"Let me suggest that hands are made clean through the process of putting off the natural man and by overcoming sin and the evil influences in our lives through the Savior’s Atonement. Hearts are purified as we receive His strengthening power to do good and become better. All of our worthy desires and good works, as necessary as they are, can never produce clean hands and a pure heart. It is the Atonement of Jesus Christ that provides both a cleansing and redeeming power that helps us to overcome sin and a sanctifying and strengthening power that helps us to become better than we ever could by relying only upon our own strength. The infinite Atonement is for both the sinner and for the saint in each of us" (Elder David A. Bednar, "Clean Hands and a Pure Heart," Enisgn, November 2007).


Quick Chicken Cutlets (from http://www.familyfun.go.com/)

Serves: 4
Points: 6

4 boneless, skinless chicken breasts (about 6 ounces each)
2/3 cup fine dry bread crumbs
1/3 cup freshly grated Parmesan
2 teaspoons dried basil
1 teaspoon dried oregano
1/2 teaspoon salt
1/8 teaspoon pepper
1 egg, beaten
2 tablespoons milk
1/2 cup flour
2 to 4 tablespoons olive oil for frying
Rinse the chicken breasts under running water, then place them on a double layer of paper towels and blot them dry. Place 2 of the chicken breasts inside a large, heavy-duty plastic freezer bag. Partially seal the end of the bag, leaving a slight gap so air can escape. Using the smooth head of a tenderizing mallet or a rolling pin, pound the meat in even strokes, working from the center out (be careful not to tear the plastic), to a uniform thickness of about 1/3 inch. Repeat this process with the remaining chicken in a new plastic bag. Put the pounded cutlets on a plate and set them aside.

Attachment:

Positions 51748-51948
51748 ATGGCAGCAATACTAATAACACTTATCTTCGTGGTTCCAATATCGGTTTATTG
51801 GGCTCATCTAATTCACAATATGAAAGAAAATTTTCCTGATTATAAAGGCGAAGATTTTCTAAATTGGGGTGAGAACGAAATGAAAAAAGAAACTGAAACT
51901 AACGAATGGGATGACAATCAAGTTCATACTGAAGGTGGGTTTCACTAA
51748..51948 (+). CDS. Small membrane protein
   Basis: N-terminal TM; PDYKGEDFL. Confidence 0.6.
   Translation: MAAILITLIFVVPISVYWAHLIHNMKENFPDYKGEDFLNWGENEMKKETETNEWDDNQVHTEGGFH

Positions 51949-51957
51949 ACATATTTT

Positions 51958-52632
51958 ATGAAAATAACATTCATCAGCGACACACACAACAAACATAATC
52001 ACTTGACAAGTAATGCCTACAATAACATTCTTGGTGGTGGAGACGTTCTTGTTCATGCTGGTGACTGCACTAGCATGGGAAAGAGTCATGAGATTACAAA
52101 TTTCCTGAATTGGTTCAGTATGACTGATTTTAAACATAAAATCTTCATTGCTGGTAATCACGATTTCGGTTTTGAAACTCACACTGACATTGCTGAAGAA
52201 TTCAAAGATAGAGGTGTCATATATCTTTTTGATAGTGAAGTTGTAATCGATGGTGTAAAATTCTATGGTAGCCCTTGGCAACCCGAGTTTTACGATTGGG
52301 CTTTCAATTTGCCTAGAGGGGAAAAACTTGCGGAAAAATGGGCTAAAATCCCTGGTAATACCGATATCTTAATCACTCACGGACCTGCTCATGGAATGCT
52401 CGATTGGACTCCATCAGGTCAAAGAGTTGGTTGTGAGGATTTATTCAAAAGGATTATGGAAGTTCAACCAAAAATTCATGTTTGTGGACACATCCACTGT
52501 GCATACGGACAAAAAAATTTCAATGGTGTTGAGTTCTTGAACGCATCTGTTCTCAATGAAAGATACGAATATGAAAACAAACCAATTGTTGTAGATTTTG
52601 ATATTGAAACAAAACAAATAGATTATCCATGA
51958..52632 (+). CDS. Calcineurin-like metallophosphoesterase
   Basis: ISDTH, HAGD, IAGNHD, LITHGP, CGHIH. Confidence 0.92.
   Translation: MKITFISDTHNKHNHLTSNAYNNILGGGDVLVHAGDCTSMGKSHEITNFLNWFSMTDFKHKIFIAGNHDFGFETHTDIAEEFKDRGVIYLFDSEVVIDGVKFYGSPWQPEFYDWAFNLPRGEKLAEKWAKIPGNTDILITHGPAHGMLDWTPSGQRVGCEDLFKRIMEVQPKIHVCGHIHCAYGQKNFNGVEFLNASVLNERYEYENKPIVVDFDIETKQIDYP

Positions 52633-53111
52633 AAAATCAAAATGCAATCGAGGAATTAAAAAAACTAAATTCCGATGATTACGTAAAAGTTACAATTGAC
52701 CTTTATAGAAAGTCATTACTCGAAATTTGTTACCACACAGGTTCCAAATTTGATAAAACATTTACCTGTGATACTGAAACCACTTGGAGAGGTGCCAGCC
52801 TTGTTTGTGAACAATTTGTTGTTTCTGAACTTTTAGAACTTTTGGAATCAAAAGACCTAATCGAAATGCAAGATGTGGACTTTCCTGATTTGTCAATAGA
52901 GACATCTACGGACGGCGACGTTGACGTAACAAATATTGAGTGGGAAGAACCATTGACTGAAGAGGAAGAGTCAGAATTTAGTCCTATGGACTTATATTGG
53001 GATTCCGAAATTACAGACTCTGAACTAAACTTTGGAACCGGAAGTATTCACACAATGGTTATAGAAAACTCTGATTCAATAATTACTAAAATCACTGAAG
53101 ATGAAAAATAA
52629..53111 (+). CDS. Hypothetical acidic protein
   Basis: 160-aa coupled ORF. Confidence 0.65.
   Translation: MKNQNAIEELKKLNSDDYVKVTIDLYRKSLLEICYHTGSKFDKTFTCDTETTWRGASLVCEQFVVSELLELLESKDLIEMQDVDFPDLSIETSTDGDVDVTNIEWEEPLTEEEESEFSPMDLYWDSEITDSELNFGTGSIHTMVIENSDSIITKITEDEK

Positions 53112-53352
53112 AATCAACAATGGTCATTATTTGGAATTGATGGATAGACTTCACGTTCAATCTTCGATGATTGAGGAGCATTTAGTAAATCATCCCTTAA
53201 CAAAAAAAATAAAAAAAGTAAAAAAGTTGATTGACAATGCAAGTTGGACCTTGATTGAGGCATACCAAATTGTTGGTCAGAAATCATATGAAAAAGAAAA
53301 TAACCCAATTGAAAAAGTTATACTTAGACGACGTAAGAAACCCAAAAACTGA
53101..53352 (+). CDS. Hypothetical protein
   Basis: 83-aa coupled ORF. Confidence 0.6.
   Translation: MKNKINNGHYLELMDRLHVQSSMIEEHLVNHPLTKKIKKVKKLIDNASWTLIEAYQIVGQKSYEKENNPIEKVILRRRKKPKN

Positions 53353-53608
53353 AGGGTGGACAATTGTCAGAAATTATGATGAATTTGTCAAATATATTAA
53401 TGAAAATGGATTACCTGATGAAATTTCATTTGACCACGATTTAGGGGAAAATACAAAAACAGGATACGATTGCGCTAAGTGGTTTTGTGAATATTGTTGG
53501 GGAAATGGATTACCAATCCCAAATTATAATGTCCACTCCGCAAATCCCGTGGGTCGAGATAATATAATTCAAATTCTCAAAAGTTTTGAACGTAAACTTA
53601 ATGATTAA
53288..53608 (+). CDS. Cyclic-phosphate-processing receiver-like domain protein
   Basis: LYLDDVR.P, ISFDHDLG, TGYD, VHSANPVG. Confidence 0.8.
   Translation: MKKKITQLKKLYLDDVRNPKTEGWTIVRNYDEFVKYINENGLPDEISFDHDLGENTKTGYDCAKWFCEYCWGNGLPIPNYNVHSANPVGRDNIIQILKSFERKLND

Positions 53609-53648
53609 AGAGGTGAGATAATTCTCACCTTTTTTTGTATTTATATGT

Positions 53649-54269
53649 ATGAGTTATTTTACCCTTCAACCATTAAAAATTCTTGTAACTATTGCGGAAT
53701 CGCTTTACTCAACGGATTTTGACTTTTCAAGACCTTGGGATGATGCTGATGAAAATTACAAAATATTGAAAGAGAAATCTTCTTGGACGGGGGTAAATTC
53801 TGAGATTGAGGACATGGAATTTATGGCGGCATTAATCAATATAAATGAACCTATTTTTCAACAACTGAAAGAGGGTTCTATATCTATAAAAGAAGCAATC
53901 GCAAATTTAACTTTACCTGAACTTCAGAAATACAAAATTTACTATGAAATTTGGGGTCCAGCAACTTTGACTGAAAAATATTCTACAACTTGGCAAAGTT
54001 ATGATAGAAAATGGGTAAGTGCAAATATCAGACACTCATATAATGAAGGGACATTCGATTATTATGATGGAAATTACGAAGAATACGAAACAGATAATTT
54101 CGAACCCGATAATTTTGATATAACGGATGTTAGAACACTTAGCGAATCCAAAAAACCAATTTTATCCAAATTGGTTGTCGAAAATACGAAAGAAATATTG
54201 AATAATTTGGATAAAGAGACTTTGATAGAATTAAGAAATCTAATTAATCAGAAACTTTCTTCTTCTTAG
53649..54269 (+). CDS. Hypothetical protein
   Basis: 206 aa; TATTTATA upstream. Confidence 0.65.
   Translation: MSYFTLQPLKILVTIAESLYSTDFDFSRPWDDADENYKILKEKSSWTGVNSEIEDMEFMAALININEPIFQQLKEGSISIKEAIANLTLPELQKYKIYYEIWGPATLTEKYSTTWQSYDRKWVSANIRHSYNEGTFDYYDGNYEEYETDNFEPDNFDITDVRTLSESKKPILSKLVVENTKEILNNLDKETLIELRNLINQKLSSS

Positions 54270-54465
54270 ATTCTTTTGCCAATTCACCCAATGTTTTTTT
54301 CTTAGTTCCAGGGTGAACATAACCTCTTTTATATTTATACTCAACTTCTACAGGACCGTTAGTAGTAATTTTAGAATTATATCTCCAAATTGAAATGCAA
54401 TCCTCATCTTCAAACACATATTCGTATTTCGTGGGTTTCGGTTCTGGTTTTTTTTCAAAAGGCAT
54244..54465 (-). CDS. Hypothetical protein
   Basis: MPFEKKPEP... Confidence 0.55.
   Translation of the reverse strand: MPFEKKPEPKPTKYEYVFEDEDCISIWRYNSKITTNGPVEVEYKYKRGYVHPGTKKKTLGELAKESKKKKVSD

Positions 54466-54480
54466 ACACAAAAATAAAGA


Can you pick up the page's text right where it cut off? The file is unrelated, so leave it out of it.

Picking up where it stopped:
Combine the bread crumbs, Parmesan, basil, oregano, salt, and pepper in a shallow medium-size bowl. Stir them to mix. In a separate shallow bowl or pie plate, beat together the egg and milk. Set both of the bowls aside.
Spread the flour on a plate. Arrange the breading ingredients in assembly-line fashion in this order: cutlets, flour, egg mixture, crumb mixture, empty plate. Working one piece at a time, dredge both sides of the cutlet in the flour, knocking off the excess. Dip both sides of the floured cutlet in the egg mixture. Coat both sides of the cutlet with the crumb mixture. Set the breaded cutlet on a clean plate and repeat the process with the remaining pieces.